Um, Where Do I Go From Here?


Sometimes people get confused about which federal court is supposed to hear their appeal following the trial court or jury’s decision in an intellectual property case. If it’s a patent case, the answer is easy. The Federal Circuit hears the appeals in all patent cases.

Well, what if it involves trademark or copyright issues? If a patent is also involved, it still goes to the Federal Circuit. If not, then it should be appealed to the same federal appellate court that generally hears cases appealed from the district court where the suit was filed.

This confusion surfaced in a recent order that denied a motion to transfer an appeal to the Eleventh Circuit. Schmidt v. Versacomp, Inc., Nos. 2011-1295, -1341 (Fed. Cir. Sept. 1, 2011) (nonprecedential order). This appeal involves a claim for breach of a settlement agreement that disposed of a prior patent infringement case and a new trademark infringement claim. The Federal Circuit decided that this case belongs on its docket because the breach claim arises under patent laws, which means it has the power to take (and decide) this case.

We Want Documents!

What can you do when you feel like the trial judge isn’t giving you enough leeway to get the discovery you feel you are entitled to before trial? Well, if the problem is really bad, you can ask the appellate court to step in immediately and fix it., but you better have a compelling reason why the issue can’t wait until after the trial is completed and the whole case can be appealed.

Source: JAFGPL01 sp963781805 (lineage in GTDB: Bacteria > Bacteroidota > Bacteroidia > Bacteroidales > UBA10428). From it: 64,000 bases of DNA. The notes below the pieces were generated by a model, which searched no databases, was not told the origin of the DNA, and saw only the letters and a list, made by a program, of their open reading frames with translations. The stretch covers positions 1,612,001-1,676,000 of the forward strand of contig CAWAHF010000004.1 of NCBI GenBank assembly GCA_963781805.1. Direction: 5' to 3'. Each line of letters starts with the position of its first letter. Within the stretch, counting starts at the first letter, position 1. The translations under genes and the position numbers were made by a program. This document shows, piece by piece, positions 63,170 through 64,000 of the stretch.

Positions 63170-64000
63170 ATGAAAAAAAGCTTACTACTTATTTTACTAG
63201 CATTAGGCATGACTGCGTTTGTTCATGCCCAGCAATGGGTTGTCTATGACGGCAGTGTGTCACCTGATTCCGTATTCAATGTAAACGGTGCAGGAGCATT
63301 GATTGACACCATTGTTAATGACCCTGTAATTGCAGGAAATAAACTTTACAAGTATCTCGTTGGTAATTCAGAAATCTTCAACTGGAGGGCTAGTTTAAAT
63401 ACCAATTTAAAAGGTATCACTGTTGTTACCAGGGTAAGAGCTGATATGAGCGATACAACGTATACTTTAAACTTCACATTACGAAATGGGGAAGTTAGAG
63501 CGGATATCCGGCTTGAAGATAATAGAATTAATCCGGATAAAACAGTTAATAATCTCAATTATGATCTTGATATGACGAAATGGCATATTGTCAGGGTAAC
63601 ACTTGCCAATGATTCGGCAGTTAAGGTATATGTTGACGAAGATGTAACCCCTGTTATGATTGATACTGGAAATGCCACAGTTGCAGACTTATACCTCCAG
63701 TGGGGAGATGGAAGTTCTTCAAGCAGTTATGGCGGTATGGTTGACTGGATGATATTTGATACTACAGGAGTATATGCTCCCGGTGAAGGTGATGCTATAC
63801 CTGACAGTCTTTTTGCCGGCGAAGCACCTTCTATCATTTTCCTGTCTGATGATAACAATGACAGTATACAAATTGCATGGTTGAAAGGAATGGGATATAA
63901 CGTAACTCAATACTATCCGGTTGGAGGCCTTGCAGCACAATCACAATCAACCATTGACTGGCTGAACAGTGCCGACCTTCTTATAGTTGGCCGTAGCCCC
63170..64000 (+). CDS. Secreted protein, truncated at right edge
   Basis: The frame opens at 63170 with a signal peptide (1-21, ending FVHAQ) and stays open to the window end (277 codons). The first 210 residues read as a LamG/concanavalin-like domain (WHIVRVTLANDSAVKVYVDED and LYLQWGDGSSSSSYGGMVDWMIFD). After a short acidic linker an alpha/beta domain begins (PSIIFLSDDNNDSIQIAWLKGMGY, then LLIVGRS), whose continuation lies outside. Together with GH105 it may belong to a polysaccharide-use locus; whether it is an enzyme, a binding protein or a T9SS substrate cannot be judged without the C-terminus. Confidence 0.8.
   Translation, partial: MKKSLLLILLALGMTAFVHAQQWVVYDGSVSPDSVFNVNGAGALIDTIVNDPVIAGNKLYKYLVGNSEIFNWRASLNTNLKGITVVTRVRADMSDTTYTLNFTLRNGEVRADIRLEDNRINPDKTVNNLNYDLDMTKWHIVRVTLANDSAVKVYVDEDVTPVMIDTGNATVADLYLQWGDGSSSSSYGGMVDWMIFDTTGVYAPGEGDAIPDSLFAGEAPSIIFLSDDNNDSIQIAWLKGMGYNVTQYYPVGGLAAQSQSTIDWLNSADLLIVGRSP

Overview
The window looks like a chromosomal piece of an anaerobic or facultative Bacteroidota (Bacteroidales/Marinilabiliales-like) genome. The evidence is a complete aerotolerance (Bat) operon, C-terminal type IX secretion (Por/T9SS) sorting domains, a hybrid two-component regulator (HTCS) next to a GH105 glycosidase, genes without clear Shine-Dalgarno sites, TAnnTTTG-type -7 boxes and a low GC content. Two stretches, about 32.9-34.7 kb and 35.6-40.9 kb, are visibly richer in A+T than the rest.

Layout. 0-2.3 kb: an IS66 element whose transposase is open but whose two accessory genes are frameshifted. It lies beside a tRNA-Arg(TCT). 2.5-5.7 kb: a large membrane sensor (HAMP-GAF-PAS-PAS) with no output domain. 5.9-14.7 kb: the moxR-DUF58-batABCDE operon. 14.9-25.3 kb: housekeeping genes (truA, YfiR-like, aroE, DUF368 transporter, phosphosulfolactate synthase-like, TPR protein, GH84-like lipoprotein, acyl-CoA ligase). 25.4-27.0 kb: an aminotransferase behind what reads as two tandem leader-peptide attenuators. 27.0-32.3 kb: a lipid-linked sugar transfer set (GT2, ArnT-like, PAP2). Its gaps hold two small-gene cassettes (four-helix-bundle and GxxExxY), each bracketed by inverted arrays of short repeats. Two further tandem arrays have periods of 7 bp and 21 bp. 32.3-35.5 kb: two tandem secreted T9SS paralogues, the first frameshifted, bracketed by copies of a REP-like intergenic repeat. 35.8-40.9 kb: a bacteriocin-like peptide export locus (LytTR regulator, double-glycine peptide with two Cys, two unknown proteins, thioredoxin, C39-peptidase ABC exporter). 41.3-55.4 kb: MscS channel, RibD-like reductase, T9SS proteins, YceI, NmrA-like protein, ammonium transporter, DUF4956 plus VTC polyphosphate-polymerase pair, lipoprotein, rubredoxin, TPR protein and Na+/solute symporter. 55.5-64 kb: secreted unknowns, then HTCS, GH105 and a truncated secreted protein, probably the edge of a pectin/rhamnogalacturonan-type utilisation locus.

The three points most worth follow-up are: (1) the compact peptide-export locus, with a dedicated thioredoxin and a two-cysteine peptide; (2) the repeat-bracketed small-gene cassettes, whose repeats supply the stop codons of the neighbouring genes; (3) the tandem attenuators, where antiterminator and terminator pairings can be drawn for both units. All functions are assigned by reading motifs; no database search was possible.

Evidently, National Oilwell Varco, L.P. thought it was not getting “basic discovery” from Hydril Co., L.P. at the trial level and wanted the Federal Circuit to step in and help it out. Noting that these types of requests (called petitions for a writ of mandamus) should only be granted in extraordinary circumstances, the court declined National Oilwell Varco’s request that it weigh in on the discovery disputes brewing at the trial level. In re National Oilwell Varco, L.P., No. 2011-m994 (Fed. Cir. Sept. 2, 2011) (nonprecedential order).

I have to say, this petition raises issues that are uncommon in Texas courts. One regular complaint from parties that end up in federal court in Texas is that it allows “wild-west discovery,” with few meaningful limitations on document production, witness depositions, and other expensive and burdensome investigations that precede trial.

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